Veal Stock

Chuck Hughes’ flavor packed veal stock – perfect for all sorts of soups and sauces.

Prep Time: 15 minutes

Cook Time: 11 hours

Inactive Prep Time: 1 hour

Yield: 4 cups (1 l)

Easy, Moderate, Complex


  • 3 tablespoons canola oil (45 ml)
  • 8 meaty veal bones
  • 1 whole garlic head
  • 16 cups (plus 1 cup water) (4,25 l)
  • 4 carrots
  • 3 onions
  • 4 celery stalks
  • 2 large leeks
  • 4 fresh thyme sprigs
  • 4 fresh rosemary sprigs
  • 4 large fresh flat leaf parsley sprigs
  • 1 tablespoon tomato paste (15 ml)
  • 1 tablespoon black peppercorns, (15 ml)
  • Sea salt


  1. Preheat oven to 450°F (230°C).
  2. In roasting pan, arrange bones in a single layer, drizzle with oil and season with salt and pepper.  Roast bones in lower part of the oven, flip after 20-30 minutes and remove from oven after 40 minutes to 1 hour, when bones are golden brown.  Smear the tomato paste over the bones with a spoon.  Add the garlic, carrots, onion, celery and leeks.  Return to oven and allow to roast for 1 additional hour.
  3. Into a large stockpot, add roasted bones, roasted vegetables, herbs and 16 cups (4 l) of water. Discard fat from roasting pan.  Place roasting pan directly onto stovetop and heat on medium for 1 minute.  Remove from heat and immediately add ½ cup to 1 cup of water to the roasting pan, scraping up brown bits.  Add the deglazed liquid to the stockpot.  Bring liquid to a tremble (190°F), and simmer for 8 hours, skimming and discarding froth frequently during the first hour.
  4. Pour stock in batches through a large fine sieve and discard solids. Skim off fat. (Alternatively, cool stock, uncovered, and chill, covered. Scrape away and discard congealed fat from chilled stock.) Gently simmer stock, skimming froth occasionally, until reduced to about 4 cups (1 l), about 1 hour.  Before storing the stock cool it completely (about 1 hr), uncovered.  Stock keeps, covered and chilled, 1 week or, frozen in airtight containers, 3 months.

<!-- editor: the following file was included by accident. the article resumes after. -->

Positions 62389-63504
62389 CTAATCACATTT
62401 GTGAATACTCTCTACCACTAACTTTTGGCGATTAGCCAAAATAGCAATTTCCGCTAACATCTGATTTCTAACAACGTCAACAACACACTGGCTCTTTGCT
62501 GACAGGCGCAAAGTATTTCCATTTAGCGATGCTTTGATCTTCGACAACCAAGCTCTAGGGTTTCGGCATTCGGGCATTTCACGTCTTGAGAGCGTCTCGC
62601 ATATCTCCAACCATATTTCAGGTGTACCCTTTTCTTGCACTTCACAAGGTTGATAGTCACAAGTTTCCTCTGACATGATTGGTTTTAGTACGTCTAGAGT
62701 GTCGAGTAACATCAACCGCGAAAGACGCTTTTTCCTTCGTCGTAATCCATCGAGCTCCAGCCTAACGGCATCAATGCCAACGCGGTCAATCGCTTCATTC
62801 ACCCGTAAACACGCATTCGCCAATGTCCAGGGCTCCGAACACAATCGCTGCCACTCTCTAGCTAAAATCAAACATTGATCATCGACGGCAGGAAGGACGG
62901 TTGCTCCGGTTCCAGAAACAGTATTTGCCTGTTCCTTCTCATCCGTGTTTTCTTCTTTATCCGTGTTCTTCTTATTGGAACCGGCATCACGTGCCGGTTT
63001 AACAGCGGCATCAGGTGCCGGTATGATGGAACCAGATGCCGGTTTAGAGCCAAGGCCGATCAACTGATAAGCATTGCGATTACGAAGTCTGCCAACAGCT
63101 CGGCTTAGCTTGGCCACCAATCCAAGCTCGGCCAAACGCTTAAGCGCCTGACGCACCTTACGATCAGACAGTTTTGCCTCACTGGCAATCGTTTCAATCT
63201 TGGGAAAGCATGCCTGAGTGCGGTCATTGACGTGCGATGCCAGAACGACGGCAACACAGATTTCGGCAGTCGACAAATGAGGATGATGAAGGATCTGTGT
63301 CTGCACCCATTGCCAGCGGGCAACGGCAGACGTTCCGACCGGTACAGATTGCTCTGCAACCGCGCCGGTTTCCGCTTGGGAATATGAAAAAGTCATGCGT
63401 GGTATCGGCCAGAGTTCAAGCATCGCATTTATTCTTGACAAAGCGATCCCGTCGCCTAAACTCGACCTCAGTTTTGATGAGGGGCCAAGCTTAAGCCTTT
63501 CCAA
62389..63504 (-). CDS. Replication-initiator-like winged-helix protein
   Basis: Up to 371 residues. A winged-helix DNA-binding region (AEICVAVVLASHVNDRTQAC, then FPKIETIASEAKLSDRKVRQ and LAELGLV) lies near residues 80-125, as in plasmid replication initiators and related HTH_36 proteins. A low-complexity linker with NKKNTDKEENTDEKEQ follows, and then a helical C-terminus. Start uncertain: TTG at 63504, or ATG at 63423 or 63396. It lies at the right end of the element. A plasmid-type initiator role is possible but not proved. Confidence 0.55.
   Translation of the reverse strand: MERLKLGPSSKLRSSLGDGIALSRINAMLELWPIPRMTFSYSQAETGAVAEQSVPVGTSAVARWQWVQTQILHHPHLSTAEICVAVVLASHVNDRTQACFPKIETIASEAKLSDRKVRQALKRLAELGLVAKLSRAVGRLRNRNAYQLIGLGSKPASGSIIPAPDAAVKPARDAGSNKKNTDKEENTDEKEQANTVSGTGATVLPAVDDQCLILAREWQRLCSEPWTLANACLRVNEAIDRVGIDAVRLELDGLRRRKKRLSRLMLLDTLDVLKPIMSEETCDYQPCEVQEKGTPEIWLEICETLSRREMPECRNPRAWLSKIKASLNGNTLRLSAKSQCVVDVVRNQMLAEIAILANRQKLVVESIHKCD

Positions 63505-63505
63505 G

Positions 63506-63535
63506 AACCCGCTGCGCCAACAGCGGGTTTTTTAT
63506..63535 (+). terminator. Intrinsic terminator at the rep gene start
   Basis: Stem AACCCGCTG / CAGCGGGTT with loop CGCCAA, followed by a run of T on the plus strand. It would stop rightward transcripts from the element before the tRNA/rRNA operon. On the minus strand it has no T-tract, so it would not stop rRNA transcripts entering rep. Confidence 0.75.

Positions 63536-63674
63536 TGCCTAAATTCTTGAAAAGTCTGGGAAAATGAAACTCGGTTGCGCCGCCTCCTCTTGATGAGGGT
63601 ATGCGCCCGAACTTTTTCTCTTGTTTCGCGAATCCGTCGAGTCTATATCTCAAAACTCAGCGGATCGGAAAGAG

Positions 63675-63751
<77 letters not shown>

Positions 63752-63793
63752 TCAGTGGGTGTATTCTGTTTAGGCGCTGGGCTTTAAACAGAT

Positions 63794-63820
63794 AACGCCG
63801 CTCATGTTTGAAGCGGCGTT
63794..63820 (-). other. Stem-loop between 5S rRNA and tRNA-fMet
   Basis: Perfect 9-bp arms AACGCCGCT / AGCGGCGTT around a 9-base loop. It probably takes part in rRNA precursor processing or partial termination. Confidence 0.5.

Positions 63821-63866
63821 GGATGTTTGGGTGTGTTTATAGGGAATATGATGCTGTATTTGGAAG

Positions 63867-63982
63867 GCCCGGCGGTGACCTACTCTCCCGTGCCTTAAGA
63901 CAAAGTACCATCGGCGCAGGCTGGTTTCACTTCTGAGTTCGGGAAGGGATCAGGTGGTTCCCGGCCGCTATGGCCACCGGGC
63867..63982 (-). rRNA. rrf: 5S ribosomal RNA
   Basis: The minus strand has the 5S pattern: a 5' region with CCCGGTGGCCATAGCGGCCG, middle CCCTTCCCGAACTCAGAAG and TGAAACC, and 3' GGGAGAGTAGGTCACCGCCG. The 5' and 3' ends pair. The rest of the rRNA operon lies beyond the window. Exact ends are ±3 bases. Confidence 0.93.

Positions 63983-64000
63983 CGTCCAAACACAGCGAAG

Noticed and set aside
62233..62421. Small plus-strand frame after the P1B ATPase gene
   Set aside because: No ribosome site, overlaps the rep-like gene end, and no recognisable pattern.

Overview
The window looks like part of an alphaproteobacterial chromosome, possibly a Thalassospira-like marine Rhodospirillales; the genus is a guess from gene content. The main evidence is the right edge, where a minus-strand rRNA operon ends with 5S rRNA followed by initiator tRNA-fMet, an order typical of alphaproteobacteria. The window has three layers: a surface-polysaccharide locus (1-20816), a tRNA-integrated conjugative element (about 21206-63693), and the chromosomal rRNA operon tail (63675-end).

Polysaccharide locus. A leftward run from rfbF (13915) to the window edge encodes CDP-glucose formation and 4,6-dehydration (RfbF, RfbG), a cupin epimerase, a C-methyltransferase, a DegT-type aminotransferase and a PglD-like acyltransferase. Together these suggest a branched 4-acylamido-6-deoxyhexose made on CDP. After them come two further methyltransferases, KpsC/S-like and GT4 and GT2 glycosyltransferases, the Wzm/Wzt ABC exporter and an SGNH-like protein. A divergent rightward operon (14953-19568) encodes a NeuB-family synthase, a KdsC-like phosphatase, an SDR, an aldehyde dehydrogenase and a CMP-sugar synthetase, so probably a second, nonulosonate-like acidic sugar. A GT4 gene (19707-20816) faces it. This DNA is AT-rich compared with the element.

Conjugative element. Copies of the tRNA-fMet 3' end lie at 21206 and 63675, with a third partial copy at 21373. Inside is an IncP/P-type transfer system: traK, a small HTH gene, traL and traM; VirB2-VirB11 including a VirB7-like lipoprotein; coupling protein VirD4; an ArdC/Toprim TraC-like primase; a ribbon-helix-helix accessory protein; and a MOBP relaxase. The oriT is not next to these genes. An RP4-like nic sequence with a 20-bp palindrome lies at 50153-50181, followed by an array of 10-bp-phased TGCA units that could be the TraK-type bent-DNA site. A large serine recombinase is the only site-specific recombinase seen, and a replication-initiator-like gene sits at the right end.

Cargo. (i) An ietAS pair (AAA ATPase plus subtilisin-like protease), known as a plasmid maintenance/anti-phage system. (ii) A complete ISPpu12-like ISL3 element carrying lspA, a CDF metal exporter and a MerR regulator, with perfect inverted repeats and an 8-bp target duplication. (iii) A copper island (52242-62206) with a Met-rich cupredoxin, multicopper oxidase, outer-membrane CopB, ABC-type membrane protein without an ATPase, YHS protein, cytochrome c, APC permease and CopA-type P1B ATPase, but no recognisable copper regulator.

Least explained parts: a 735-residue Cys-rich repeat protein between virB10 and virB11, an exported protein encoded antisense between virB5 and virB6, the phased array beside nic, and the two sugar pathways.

5. Cook notes: If desired, pour cooled stock into ice-cube trays and freeze. Frozen cubes keep in heavy-duty sealable plastic bags 3 months. Stocks are key to any restaurant as they are the base of so many recipes. When you go to cooking school, learning how to make stocks are one of the first things you do.  Although this might seem laborious when you can just go to the grocery store and get one out of a box, there is nothing better than a homemade stock to add that extra depth to anything you might be making, whether it’s a soup, a sauce, a braise or a roast.  Just pick a rainy day when you have some stuff to do around the house, get your ingredients and go for it! You won’t regret it.  The best part about this is that you can freeze it in containers and use it for up to three months. Time very well spent.  Not to say that grocery store stocks are bad, they do the job and if you really don’t have the time, it’s a great alternative.  When roasting the bones, you’ll know it’s time to add the vegetables when they’re an irresistible golden brown color, almost caramelized by the glistening fat.  You can’t get any better than that!